Repurposing salvaged materials such as wood for flooring is good eco-friendly building practice. However, there are pros and cons to using reclaimed hardwood. Read on to find out what you need to know.
What is Reclaimed Wood?
Wood from trees that have been previously used as building materials in an ancestral home, barn, workshop, storeroom, or other timeworn building, and that find another purpose as a kitchen countertop, door, dining table, porch swing or flooring is known as reclaimed wood. People have been using reclaimed wood in homes for a long time, but it has recently grown in popularity due to the increasing awareness and demand for sustainable, environmental-friendly building, remodeling and design practices.
As with any other materials, there are advantages and disadvantages to using reclaimed hardwood flooring. It’s best to learn everything you need to know about reclaimed wood as floors, so you can decide if it’s the best choice for you.
Pros of Reclaimed Hardwood Floors
Using reclaimed hardwood for your floors is environmentally-friendly. In doing so, you are doing your part to contain deforestation by reducing the demand for newly sourced lumber. In addition, using reclaimed wood is sustainable since wood, if harvested responsibly, is a renewable resource, unlike natural stones such as marble and granite. Essentially, because you are recycling a renewable resource, utilizing reclaimed wood is even more sustainable, preventing good quality wood from ending up in a landfill. As an added benefit, using reclaimed wood can qualify your project for Leadership in Energy and Environmental Design (LEED) certification, depending on the species.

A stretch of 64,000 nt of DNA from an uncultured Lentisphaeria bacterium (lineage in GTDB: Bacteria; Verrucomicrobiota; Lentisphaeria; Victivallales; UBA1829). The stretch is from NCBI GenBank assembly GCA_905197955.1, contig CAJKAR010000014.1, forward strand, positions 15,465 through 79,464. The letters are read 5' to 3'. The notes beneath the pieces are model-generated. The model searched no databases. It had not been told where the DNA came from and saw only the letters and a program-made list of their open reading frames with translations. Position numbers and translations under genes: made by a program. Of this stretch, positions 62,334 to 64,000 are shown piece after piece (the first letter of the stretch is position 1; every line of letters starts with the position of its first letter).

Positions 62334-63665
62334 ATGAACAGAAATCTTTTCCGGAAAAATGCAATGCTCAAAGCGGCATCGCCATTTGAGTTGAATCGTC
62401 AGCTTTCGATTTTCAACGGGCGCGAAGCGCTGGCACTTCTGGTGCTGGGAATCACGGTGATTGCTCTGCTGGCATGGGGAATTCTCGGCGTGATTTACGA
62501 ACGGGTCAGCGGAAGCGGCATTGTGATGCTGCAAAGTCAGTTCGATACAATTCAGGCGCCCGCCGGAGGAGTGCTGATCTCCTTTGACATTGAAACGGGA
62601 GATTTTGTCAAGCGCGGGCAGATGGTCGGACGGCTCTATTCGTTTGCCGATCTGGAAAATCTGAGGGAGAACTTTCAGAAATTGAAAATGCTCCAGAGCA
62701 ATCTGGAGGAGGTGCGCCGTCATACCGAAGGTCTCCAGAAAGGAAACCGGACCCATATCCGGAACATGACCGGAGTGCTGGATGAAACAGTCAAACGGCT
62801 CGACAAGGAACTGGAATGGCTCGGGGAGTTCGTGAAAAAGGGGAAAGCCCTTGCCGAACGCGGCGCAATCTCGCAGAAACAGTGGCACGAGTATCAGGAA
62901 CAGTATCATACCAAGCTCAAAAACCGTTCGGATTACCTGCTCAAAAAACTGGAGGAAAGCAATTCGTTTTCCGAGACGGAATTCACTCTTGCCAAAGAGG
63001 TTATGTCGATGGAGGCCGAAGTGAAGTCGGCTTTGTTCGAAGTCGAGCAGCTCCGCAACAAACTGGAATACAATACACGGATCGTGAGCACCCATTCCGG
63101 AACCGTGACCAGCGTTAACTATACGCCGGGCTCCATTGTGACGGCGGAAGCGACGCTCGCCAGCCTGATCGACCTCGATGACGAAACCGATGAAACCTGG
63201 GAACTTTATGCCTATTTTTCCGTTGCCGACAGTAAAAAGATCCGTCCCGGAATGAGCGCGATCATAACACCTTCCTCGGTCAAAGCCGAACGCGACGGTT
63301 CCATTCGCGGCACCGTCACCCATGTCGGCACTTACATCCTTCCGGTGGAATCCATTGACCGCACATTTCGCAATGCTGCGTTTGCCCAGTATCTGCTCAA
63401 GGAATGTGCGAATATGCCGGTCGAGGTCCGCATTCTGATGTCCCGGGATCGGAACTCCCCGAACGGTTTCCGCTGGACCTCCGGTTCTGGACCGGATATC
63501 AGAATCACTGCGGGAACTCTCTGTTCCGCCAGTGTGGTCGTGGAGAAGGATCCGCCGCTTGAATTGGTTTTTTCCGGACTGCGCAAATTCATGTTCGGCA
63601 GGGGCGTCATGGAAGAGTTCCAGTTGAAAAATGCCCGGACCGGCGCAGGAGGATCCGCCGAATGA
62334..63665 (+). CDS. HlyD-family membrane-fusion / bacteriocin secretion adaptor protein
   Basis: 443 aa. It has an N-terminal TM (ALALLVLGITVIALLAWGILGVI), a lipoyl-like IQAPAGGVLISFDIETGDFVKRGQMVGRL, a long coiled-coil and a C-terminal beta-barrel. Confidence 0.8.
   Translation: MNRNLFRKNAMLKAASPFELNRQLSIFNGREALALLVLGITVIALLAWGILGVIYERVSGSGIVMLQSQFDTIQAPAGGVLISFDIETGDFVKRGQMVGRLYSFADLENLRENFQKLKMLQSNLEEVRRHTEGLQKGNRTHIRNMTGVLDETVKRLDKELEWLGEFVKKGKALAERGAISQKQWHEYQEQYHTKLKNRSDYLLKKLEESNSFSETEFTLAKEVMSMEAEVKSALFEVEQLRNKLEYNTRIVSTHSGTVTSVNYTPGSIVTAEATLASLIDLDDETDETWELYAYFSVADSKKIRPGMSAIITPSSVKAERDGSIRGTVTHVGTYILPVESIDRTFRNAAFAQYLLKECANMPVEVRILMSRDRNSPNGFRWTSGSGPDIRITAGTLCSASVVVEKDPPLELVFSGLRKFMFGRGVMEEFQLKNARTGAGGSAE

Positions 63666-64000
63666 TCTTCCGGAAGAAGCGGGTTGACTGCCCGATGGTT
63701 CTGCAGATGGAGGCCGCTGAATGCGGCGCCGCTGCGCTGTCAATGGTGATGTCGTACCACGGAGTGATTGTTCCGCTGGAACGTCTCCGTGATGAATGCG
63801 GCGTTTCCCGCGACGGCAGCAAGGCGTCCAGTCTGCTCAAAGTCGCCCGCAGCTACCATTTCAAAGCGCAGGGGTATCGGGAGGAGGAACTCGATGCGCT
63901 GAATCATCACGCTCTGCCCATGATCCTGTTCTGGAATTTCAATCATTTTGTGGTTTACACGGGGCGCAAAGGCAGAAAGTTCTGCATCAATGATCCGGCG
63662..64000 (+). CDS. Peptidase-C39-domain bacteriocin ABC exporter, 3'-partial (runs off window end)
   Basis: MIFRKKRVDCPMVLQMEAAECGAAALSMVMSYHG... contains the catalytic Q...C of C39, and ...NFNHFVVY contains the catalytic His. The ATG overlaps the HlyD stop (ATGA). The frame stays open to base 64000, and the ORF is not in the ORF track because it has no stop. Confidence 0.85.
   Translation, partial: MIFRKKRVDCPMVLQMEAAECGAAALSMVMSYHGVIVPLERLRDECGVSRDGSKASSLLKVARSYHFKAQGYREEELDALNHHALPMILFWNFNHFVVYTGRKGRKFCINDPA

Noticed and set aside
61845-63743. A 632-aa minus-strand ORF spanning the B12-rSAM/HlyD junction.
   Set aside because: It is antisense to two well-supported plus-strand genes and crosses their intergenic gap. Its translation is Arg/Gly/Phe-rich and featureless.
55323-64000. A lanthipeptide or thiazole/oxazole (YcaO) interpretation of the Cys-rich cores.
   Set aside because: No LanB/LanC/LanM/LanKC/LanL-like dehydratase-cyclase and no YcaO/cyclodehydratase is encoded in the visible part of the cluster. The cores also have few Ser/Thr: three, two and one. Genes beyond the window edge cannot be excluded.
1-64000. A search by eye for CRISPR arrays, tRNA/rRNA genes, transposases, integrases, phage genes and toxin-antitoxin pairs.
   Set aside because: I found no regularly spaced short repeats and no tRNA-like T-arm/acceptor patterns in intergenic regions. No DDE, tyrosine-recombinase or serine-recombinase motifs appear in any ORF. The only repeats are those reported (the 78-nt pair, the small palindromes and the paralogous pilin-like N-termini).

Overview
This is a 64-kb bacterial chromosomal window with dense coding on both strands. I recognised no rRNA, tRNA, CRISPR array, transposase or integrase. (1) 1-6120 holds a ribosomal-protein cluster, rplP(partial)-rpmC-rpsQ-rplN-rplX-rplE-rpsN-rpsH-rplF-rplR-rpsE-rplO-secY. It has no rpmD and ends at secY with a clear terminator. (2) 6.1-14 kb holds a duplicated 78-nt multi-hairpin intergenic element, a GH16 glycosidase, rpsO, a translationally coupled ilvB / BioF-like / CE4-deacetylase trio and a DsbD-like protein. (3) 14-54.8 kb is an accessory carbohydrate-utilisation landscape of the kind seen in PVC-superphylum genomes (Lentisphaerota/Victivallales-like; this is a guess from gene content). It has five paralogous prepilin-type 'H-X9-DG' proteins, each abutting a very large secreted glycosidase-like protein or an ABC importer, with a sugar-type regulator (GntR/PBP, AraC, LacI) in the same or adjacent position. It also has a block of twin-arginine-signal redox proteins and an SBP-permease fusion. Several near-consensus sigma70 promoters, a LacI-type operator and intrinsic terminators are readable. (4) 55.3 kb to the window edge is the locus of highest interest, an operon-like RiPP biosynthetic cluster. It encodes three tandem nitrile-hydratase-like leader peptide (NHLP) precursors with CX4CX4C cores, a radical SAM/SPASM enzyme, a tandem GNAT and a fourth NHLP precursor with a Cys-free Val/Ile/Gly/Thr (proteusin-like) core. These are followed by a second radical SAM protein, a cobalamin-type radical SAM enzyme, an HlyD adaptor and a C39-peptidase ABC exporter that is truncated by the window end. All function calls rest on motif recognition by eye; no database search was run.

Reclaimed wood that come from old-growth trees (have grown for 100 years, more or less) is stronger, and more stable and durable than first-generation trees (have grown for only 20-25 years), having spent several decades in the elements. They have already contracted and expanded numerous times due to changes in humidity and have finally settled into their final state, making for stronger planks that can stand up to wear and tear.
Reclaimed wood floors add character to your home because of their unique appearance. These kinds of wood usually have an old-timey look to them that add to their charm.
You can choose from a variety of wood species when it comes to reclaimed wood since old structures were built using a number of wood species located in and around the area. In addition, it is also now considered taboo to use exotic woods, such as American chestnut or longleaf pine, unless these come from reclaimed lumber.
Cons of Reclaimed Hardwood Floors
As a consumer, you would need to make sure that you are actually purchasing reclaimed wood. Unfortunately, there are unscrupulous vendors who try to pass off a mixture of subpar, old and new wood as reclaimed hardwood to make a quick buck. Make sure to purchase reclaimed hardwood from reputable dealers
Reclaimed wood can be more expensive than regular hardwood flooring due to the high demand these days. Another factor that adds to the cost of reclaimed wood is the more intensive manufacturing process that it goes through in order to ensure that it is safe for consumer use.
Inexperienced dealers who do not carefully source their reclaimed wood can get wood that has been treated or come into contact with harmful chemicals which can contain volatile organic compounds or VOCs, adhesives, preservatives, insecticides or lead. Look for reputable dealers who can provide you with printed histories of your reclaimed hardwood, so you can verify its source and safety.
It’s common knowledge that pests make their homes in wood. Make sure to inspect the material for signs of infestation before you purchase it, such as asymmetrical holes in the lumber, the presence of bugs, or wood that crumbles upon touching. Make sure to work with dealers who kiln-bake all reclaimed lumber to ensure that pests are eradicated.